The Leaf Segmentation Challenge/Leaf Counting ChallengeThe image processing and computer vision literature contains many segmentation algorithms, each aiming to break an input image into regions corresponding to individual objects, or parts of objects. Climate change and a growing population have recently put huge demands on the world’s food supply, creating a pressing need for methods that can measure various properties of plants - the idea being that if your goal is to create new plant varieties that produce more food you need to be able to assess them in various ways. Measurements of leaves are very important, and so a number of leaf segmentation methods have been proposed. To help this, the Leaf Segmentation Challenge (http://www.plant-phenotyping.org/CVPPP2014-challenge) was recently set up. This provides a large set of plant images, with manual segmentations giving the idea result. The goal of this project is to attempt the leaf segmentation challenge - to develop an image segmentation tool that can identify leaves in the challenge images. An alternative project, based on the same data, would be to count the leaves, which might be done without a complete segmentation.
Much computer graphics work is aimed at producing photo-realistic images of artificial objects. Painterly rendering takes a different approach and aims to produce images which appear to be have been painted, by a particular artist, or in a particular artistic style. This is done by taking an initial, real image (or set of images) and manipulating it to produce a new image that appears painted. This project involves selecting an artist or style that interests you, and developing a software tool capable of rendering input images in that style.
Root Phenomics Hub
Phenotyping, or phenomics, is the science of determining the structure and function of living things. At Nottingham, a significant body of work has been done on the development of methods for phenotyping plant roots, usually through the analysis of various types of image, including laser microscopes, standard colour images, and X-ray tomography. A number of root measurement tools have been developed and are in wide use in the biological community. Deployment of these tools has now generated a sizeable and rich body of data, which is growing quickly. The goal of this project is to design and develop a web portal which will allow users to store, browse, access and compare the various datasets available. The long-term here goal is to create a resource for root biologists along the lines of the Ionomics Hub (http://www.ionomicshub.org/home/PiiMS) or MorphoSource (http://morphosource.org/index.php).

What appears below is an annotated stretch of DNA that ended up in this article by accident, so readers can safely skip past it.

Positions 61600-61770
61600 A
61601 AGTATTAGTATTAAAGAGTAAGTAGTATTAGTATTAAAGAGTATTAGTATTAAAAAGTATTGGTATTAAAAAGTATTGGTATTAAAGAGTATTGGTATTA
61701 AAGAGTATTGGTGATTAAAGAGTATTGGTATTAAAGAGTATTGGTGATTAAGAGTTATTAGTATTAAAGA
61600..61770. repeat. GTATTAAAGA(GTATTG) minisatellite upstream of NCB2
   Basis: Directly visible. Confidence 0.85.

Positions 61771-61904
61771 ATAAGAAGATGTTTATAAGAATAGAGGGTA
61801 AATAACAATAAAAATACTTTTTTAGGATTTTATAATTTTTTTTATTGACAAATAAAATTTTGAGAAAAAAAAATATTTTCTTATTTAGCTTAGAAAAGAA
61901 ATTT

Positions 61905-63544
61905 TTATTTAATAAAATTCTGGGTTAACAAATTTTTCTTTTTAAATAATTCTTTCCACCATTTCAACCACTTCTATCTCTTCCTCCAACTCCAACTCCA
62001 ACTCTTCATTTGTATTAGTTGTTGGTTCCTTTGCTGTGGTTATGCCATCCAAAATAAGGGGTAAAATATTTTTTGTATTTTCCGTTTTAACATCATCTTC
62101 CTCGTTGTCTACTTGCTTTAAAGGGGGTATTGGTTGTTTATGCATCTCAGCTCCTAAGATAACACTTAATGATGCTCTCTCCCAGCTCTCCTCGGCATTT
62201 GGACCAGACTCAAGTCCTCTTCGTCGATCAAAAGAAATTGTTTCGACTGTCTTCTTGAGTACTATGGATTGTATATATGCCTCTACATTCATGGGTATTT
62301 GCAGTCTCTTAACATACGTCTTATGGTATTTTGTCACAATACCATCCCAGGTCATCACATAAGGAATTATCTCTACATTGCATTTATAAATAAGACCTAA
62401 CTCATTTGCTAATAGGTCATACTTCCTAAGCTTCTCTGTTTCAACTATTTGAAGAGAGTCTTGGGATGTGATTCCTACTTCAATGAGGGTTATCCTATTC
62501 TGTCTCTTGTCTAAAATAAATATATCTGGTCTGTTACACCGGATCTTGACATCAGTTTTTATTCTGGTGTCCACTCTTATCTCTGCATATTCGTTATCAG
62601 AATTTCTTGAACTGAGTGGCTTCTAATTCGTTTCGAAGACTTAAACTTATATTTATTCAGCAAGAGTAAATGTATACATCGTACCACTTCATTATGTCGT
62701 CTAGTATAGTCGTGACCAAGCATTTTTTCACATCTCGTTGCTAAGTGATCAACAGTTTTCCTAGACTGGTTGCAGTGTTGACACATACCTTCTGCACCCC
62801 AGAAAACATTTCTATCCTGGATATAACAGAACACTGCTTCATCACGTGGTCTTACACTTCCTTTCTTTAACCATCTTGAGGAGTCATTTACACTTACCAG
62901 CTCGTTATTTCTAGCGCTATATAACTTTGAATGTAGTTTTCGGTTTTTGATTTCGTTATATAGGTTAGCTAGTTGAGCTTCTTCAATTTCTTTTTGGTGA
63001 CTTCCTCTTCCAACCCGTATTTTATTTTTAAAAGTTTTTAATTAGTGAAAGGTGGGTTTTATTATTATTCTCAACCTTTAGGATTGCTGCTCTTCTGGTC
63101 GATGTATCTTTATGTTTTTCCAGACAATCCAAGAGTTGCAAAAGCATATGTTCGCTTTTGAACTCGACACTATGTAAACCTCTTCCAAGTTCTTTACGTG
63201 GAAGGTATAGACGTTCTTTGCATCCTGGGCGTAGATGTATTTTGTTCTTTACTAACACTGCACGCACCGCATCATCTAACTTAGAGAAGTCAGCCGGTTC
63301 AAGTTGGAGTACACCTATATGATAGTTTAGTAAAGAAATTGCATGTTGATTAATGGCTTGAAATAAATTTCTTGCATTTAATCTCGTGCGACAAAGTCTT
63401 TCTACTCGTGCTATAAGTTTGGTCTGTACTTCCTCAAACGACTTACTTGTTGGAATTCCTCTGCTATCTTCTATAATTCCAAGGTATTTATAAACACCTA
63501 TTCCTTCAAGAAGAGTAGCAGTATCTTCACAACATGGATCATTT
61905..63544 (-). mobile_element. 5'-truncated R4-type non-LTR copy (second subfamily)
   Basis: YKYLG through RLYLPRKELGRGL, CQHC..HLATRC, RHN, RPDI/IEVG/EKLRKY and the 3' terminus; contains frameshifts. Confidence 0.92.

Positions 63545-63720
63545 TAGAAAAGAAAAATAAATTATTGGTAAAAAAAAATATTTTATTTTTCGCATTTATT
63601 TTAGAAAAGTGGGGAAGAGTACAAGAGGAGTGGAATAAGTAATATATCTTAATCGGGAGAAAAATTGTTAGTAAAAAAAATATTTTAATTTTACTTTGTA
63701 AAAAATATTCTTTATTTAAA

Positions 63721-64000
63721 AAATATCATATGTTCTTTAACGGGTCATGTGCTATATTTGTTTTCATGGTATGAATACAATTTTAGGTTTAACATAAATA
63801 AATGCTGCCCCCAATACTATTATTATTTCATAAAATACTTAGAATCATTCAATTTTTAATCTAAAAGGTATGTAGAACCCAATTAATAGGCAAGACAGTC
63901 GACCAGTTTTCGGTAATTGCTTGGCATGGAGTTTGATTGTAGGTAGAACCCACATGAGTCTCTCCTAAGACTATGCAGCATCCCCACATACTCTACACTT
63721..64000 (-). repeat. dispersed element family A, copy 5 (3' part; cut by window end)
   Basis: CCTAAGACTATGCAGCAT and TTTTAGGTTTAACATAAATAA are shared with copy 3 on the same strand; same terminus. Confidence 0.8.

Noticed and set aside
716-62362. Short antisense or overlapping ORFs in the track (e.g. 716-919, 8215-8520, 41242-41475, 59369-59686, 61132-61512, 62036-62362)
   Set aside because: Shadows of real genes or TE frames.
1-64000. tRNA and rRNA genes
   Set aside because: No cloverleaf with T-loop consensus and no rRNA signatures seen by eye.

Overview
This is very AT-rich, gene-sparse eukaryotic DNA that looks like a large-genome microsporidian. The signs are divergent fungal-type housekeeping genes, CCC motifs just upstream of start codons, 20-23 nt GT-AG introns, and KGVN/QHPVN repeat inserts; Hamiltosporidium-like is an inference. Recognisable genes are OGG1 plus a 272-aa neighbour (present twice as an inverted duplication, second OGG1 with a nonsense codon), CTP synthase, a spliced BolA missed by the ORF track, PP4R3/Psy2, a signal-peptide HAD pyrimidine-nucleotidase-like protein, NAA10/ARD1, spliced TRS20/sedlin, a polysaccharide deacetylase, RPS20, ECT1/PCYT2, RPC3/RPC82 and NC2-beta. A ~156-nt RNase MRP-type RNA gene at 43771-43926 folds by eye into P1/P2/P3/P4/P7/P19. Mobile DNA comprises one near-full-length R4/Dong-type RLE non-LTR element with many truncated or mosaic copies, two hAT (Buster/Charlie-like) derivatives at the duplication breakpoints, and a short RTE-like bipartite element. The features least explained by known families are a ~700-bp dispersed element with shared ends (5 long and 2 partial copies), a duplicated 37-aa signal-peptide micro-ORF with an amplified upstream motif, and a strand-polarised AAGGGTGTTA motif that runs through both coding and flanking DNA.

3D Shape from Image Pairs
Binocular stereo - the recovery of 3D models from pairs of images - is a longstanding problem in computer vision. The Middlebury Stereo site (http://vision.middlebury.edu/stereo/) provides several sets of image pairs, along with ground truth data showing what the true 3D structure of the scene is. This is a valuable resource for those attempting to develop new stereo methods. The goal of this project is to atempt the Middlebury challenge - to develop software capable of extracting some 3D measurements from a stereo image pair, and compare it to the ground truth.
Input image Ground truth depth map
Recovering the Structure of Rice Shoots
Biologists at Nottingham are working on ways to increase the amount of food provided by rice plants, as climate change makes growing rice more challenging in many parts of the world. To do this they need to understand what affects the physical structure of the rice plant. To do that they need a way to generate data on plant structure from images. The goal of this project is to develop image processing and analysis software that can process and analyse images like that below to recover a description of the branching structure of the plant, and/or count the ears of rice.